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Patent citation data in social science research: Overview and best practices

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  • Adam B. Jaffe
  • Gaétan de Rassenfosse

Abstract

The last two decades have witnessed a dramatic increase in the use of patent citation data in social science research. Facilitated by digitization of the patent data and increasing computing power, a community of practice has grown up that has developed methods for using these data to: measure attributes of innovations such as impact and originality; to trace flows of knowledge across individuals, institutions and regions; and to map innovation networks. The objective of this paper is threefold. First, it takes stock of these main uses. Second, it discusses four pitfalls associated with patent citation data, related to office, time and technology, examiner, and strategic effects. Third, it highlights gaps in our understanding and offers directions for future research.
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  • Adam B. Jaffe & Gaétan de Rassenfosse, 2017. "Patent citation data in social science research: Overview and best practices," Journal of the Association for Information Science & Technology, Association for Information Science & Technology, vol. 68(6), pages 1360-1374, June.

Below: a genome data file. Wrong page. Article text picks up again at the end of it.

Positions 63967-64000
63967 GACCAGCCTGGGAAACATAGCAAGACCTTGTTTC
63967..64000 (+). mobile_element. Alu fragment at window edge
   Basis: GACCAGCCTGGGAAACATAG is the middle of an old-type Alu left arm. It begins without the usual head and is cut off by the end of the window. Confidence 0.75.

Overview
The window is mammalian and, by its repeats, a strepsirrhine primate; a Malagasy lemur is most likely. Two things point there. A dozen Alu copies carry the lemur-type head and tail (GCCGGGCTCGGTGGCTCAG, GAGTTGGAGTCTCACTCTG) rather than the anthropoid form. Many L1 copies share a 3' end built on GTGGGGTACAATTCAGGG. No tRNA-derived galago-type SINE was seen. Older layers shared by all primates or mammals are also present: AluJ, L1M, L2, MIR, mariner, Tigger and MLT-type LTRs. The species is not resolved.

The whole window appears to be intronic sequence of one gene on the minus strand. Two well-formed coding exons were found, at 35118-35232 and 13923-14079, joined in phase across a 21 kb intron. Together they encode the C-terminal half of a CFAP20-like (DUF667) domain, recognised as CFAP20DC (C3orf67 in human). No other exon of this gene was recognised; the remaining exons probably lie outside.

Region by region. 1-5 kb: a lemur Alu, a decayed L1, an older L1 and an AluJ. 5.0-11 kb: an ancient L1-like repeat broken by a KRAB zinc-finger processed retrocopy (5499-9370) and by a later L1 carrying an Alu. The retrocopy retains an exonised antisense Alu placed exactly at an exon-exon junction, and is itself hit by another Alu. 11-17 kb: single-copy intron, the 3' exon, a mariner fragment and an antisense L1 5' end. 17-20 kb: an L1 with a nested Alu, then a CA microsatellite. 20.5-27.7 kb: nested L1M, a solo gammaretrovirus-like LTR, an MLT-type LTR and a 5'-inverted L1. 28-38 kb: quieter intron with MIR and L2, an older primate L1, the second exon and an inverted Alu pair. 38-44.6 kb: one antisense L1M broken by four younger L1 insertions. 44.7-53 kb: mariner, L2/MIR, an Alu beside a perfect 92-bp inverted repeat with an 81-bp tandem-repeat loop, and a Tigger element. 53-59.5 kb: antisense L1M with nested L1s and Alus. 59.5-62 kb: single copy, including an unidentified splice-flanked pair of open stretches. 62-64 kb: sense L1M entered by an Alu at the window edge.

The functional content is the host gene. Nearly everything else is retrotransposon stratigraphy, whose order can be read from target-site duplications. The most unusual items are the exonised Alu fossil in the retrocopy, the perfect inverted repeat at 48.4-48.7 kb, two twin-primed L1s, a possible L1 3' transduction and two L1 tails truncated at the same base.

• Handle: RePEc:bla:jinfst:v:68:y:2017:i:6:p:1360-1374
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    JEL classification:

    • O31 - Economic Development, Innovation, Technological Change, and Growth - - Innovation; Research and Development; Technological Change; Intellectual Property Rights - - - Innovation and Invention: Processes and Incentives
    • O32 - Economic Development, Innovation, Technological Change, and Growth - - Innovation; Research and Development; Technological Change; Intellectual Property Rights - - - Management of Technological Innovation and R&D
    • O34 - Economic Development, Innovation, Technological Change, and Growth - - Innovation; Research and Development; Technological Change; Intellectual Property Rights - - - Intellectual Property and Intellectual Capital

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